8. It is not in dispute that the fair price shops were set up pursuant to the direction issued by the Government of Tamil Nadu and communicated through the District Collector. The assessee, while filing the appeal before the CIT (A), specifically contended that the Assessing Officer erred in fixing the income from the sale of fertilizers (PDS) without considering the material fact that the profit in respect of the same is from the supply and purchase of fertilizers to its members. Further, the assessee referred to the communications received from the Government dated 19.2.1995, 06.11.1995 and 15.11.1995 and the copy of the circular of the Registrar of Cooperative Societies dated 21.1.1992 and also the registered By-laws of the assessee – bank and in particular, By-law No.63.

9. In addition to the grounds raised before the CIT (A), written submissions were filed by the assessee wherein the assessee produced copies of sample sales bills to prove that the assessee sold fertilizers only to members and they contended that in view of the same, they are entitled to deduction in terms of Section 80P(2)(iv) of the IT Act.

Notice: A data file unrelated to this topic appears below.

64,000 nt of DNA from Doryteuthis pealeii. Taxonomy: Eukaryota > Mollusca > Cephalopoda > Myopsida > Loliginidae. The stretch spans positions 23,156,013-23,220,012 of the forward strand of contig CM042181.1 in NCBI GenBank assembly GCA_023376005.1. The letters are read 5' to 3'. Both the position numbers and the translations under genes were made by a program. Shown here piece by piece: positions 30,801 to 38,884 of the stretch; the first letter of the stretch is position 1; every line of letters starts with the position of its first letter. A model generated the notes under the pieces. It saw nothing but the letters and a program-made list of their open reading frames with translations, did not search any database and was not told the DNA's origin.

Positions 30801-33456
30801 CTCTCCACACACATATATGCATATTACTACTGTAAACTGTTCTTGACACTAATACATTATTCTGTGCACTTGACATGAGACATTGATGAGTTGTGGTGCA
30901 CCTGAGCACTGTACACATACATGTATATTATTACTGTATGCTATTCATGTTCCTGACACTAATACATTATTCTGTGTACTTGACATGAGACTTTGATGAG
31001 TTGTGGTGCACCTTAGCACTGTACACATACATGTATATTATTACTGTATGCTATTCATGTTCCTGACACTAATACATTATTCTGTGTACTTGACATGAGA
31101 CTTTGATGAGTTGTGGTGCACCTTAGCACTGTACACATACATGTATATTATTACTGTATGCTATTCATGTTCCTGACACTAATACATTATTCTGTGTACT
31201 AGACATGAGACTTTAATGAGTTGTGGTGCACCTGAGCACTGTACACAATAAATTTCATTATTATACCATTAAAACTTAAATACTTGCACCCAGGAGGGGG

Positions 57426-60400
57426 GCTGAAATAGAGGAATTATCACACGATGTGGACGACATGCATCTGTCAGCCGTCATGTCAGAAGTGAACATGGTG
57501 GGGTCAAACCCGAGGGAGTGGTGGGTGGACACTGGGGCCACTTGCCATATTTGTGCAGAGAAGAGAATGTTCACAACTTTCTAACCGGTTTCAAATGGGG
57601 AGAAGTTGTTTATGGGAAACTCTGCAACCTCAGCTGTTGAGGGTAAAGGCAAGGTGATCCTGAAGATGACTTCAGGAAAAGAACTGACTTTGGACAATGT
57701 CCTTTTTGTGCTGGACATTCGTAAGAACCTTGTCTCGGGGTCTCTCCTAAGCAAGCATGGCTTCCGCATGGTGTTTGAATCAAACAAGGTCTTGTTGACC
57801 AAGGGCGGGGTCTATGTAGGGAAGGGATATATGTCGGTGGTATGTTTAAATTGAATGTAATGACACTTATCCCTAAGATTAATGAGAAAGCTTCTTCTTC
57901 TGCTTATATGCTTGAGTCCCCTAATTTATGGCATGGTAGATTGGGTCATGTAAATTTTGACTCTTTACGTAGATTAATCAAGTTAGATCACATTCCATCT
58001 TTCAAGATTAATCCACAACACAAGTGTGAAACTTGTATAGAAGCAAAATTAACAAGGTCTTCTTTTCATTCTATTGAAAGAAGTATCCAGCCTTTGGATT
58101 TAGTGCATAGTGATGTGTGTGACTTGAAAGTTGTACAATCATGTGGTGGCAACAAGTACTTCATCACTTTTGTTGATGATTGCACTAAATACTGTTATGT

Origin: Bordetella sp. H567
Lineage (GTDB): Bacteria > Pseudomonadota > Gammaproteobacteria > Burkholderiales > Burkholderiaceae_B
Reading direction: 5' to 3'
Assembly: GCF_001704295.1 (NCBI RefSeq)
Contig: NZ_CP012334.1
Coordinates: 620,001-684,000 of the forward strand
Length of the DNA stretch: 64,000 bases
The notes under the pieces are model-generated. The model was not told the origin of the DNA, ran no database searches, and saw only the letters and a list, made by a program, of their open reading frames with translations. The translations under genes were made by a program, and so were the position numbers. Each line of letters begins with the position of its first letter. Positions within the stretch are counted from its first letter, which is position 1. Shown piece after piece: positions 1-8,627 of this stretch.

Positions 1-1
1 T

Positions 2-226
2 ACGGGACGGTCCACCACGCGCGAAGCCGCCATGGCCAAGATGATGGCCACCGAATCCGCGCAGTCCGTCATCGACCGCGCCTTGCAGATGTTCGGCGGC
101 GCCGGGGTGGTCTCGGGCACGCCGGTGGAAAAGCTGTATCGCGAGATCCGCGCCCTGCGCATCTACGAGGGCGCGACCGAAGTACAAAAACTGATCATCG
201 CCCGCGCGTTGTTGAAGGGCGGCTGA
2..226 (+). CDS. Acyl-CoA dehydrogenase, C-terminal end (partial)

10. Further, it is relevant to note that the TNCS Act, 1983 defines the expression ‘credit society’ under Section 2(13) to mean a registered society as defined under Section 2(22), which has its principal object of raising funds to be lent to its members for the purposes of agriculture, animal husbandry, etc., or for such other purposes as the Government may, by notification, specify in this behalf. Thus, a credit society as defined under the provisions of the TNCS Act, 1983 is not only confined to extending loans to its members, but also to such other members as the Government may, by Notification, specify.

11. The assessee placed materials before the CIT (A) to show that the fair price shops for sale of fertilizers to the members were opened based on the directives issued by the Government of Tamil Nadu. Therefore, the activity done by the assessee in the sale of items under the PDS to its members would definitely fall within the ambit of a ‘credit society’ defined under Section 2(13) of the TNCS Act, 1983.